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The oil palm "mantled" somaclonal variation: A model for epigenetic studies in higher plants

Rival A., Jaligot E., Beulé T., Tregear J., Finnegan J.. 2009. In : Geijskes R. Jason (ed.), Lakshmanan Prakash (ed.), Taji Acram (ed.). Proceedings of the Sixth international symposium on in vitro culture and horticultural breeding, Brisbane, Australia, August 24-28, 2008. Louvain : ISHS [Belgique], p. 177-182. (Acta Horticulturae, 829). International Symposium on In Vitro Culture and Horticultural Breeding. 6, 2008-08-24/2008-08-28, Brisbane (Australie).

Epigenetics is the study of heritable changes in gene function that occur without a change in the DNA sequence. In plants, although epigenetic mechanisms help to protect cells from parasitic elements, this defense can complicate the genetic engineering process through transcriptional gene silencing. These phenomena have economic relevance in the case of somaclonal variation: a genetic and phenotypic variation among clonally propagated plants from a single donor genotype. In oil palm (Elaeis guineensis Jacq), approximately 5% of somatic embryo-derived palms show abnormalities in their floral development. The "mantled" variant phenotype offers a very interesting model, because somaclonal variation alters the expression of genes coding, directly or indirectly for the flower structure and DNA hypomethylation has already been clearly demonstrated in somaclonal variants. Methylation sensitive DNA markers have been investigated using MSAP and MS-RFLP techniques and the three different classes of DNA methyltransferases have been studied comparatively in normal and variant material. Differential display and microarray approaches are currently developed in order to provide a range of putative candidate genes displaying expression which might be regulated through DNA methylation and/or chromatin remodeling. We have identified floral homeotic genes of the "MADS box" transcription factor family which are affected by the chain of events resulting in the "mantled" abnormality. Our aim is to describe specific molecular events which could be used for the development of markers of epigenetic instability in plants. These markers will be integrated in a strategy aimed at the identification of in vitro treatments which are prone to generate epigenetic variability in somatic embryogenesis-based micropropagation processes.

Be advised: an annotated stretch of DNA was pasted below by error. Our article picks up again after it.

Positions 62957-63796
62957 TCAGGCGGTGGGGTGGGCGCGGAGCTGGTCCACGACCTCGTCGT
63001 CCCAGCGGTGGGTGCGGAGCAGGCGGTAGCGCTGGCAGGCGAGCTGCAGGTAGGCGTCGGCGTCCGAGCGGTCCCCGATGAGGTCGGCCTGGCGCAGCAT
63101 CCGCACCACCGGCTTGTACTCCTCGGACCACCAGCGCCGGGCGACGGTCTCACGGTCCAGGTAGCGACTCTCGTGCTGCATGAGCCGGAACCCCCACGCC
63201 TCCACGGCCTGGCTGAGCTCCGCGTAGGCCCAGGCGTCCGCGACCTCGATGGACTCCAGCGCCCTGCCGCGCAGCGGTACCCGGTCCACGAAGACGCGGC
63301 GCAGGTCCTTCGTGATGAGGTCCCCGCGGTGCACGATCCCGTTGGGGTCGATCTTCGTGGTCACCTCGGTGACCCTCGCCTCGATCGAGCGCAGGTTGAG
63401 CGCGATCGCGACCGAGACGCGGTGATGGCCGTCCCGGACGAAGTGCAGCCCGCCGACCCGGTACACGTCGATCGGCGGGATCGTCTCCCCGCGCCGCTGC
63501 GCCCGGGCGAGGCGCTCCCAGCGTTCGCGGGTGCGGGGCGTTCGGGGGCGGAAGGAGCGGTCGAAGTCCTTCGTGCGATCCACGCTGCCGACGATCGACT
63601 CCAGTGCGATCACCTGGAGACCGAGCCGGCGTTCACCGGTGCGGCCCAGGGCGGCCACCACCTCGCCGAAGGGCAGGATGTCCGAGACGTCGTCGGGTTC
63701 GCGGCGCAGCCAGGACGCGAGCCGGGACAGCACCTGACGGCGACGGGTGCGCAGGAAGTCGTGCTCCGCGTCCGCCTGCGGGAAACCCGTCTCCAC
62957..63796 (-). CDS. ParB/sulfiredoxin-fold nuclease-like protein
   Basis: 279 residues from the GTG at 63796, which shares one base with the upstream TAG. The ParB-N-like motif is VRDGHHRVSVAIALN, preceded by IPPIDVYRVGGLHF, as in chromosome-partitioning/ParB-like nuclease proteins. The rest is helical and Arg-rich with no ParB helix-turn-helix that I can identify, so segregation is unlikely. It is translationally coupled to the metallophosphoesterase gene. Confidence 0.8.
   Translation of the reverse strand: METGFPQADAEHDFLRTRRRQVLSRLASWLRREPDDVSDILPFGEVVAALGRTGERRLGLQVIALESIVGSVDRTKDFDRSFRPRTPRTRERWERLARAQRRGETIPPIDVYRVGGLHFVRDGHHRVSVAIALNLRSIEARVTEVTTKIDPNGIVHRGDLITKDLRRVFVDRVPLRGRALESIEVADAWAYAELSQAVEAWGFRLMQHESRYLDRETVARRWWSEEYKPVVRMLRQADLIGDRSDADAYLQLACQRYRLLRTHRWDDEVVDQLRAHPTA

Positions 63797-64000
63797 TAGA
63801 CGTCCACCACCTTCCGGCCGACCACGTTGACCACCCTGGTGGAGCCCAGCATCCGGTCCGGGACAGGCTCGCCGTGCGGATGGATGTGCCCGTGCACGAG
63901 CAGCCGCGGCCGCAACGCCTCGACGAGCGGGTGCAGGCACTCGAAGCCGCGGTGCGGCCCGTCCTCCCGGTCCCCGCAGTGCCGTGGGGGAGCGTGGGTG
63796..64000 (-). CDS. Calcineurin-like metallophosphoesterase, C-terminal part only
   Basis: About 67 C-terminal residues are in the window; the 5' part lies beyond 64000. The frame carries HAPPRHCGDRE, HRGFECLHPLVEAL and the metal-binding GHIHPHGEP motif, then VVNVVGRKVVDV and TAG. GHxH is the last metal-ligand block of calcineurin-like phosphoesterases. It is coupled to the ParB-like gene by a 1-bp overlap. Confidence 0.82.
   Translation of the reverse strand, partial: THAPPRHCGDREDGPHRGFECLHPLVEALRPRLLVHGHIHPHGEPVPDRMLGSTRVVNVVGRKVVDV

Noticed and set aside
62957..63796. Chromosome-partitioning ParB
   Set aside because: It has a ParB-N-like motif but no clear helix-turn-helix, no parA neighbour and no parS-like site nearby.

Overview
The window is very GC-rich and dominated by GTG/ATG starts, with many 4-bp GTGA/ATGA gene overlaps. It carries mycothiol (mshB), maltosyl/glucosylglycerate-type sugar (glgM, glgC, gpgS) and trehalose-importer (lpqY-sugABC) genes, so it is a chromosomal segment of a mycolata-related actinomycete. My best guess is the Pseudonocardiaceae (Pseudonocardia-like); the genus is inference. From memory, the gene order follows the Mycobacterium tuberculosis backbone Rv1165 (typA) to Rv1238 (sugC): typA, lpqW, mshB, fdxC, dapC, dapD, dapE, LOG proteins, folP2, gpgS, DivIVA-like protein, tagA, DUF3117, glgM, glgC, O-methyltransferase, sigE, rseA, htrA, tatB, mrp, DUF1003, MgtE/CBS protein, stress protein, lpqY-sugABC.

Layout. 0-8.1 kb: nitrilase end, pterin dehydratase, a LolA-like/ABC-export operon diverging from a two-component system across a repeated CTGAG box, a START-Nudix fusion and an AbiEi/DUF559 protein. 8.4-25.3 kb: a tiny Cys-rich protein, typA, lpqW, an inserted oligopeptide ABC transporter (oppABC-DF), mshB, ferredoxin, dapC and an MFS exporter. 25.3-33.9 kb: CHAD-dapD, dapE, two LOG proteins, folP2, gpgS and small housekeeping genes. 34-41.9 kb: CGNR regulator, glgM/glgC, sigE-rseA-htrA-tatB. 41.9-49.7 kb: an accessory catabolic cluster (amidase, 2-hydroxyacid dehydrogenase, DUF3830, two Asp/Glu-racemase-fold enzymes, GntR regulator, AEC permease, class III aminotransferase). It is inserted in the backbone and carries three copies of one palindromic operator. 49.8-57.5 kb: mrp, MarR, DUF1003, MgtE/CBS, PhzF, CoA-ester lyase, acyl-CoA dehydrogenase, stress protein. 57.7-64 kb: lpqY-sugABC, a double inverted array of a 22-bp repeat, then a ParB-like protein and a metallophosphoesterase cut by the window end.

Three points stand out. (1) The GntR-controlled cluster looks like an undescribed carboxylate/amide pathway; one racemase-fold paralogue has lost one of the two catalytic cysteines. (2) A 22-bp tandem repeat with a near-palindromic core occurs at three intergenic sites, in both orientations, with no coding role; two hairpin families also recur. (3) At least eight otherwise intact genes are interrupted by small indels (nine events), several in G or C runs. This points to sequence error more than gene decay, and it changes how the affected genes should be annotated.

Mots-clés : elaeis guineensis; variation somaclonale; génie génétique; Épigénétique

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